Experts say you should avoid buying policies from a bank unless you personally know someone there. In most cases, relationship managers (RMs) at banks sell you products because they have sales targets to meet. But when you need help with the claims, you find that the RM may have either got a transfer or shifted jobs, and existing bank executives may not prioritize your complaint.

“Sales executives at online brokers, too, have sales targets. So, they tend to promote products of insurers offering them higher commission," says an insurance executive on the condition of anonymity.

As for individual agents, most people consider them to be a nuisance but they are the ones who turn up to support you during a claim. To be sure, some of them are known to mis-sell products. Yet, they are known to be easily accessible. These agents have their own challenges—they mostly rely on word-of-mouth publicity and have a limited product bouquet. “You must enquire about the range of products they are allowed to sell. Some agents or POSP may have a tie-up with brokers to sell a variety of products. One should prefer them over the ones offering limited choices," says Dhirendra Mahyavanshi, co-founder, Turtlemint, an online broker which empowers small retail agents with technology and suggests suitable products across insurers based on algorithms.

There are websites that help you find your trusted ‘next-door’ individual agent. is one such. It is an online platform of insurance advisers and doesn’t sell insurance products.

Insurance experts say it’s important how you choose the right intermediary. “Byte-size coverage such as cyber theft, screen damage, cycle insurance, should be routed through the seller with a corporate agent licence. Online brokers come in handy for customized offerings, while individual agents should be considered for high-value insurance. They can offer you the right policy based on your needs," says Aditya Sharma, chief distribution officer–retail sales at Bajaj Allianz General Insurance. “For instance, car dealers offer you better motor insurance when buying a new vehicle, while individual agents can get you a better deal in case of old vehicles," he adds.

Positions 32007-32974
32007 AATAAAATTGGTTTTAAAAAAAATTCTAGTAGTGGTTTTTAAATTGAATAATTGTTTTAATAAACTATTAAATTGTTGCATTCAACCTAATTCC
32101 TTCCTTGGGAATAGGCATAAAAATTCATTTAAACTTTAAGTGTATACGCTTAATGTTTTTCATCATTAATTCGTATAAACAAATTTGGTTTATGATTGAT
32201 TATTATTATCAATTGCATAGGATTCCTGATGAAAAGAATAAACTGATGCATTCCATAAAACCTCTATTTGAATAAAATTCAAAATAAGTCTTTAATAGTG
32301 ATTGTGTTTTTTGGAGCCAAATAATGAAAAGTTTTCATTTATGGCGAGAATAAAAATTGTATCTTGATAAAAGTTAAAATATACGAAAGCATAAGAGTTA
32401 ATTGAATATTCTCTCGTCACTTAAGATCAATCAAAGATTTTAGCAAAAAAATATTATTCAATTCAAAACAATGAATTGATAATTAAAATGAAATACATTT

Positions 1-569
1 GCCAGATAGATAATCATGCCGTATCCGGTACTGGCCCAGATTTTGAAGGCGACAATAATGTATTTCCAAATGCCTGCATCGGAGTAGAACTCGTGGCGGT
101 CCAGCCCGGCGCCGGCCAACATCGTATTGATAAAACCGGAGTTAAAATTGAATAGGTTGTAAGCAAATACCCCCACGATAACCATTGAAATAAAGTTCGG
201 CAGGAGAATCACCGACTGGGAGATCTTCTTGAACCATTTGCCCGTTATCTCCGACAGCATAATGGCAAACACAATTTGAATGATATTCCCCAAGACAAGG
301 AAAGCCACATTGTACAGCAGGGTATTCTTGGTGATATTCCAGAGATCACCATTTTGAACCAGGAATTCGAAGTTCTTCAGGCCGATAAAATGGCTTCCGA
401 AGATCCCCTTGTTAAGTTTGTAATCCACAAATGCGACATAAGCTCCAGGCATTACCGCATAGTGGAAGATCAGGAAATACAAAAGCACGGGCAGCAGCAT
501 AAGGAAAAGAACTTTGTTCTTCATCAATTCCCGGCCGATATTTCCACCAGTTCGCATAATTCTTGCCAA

Insurers do offer direct to customers (D2C) plans, and a 5% discount was so far available for buying a D2C plan online. Now, as per guidelines issued by the insurance regulator Irdai in April, insurers have to reduce the premium on D2C policies by passing on the benefit of decreasing management expenses to the policyholder.

Commission structure

Buying directly from the insurance company cannot be everyone’s cup of tea. And, a reduced premium alone shouldn’t be the reason to go direct.

“It doesn’t matter from where you are buying the policy because premiums remain the same in one product across channels," says Srinidhi Shama Rao, chief strategy officer, Aegon Life.

Insurance regulator Irdai came out with a circular on expenses of management (EOM) in March which says general insurers need to cap EOM at 30% of the gross written premiums in a financial year and health insurers at 35%. This includes operating expenses along with distributor commission. “One company might decide to pay more distribution commission and spend less on marketing, while another could spend more on the marketing and pay less commission to agents. The new EOM regime offers flexibility in how insurers want to pursue their business," says Mahyavanshi of Turtlemint.

While this does not affect the end user in any way, it can be inferred that a distribution channel will promote the insurer giving more commissions .

Experts say buyers need to make the right choice of intermediaries. They need to check if the intermediary can understand their needs and act in their best interests. If the answer is a yes to both, they may go ahead with the specific intermediary.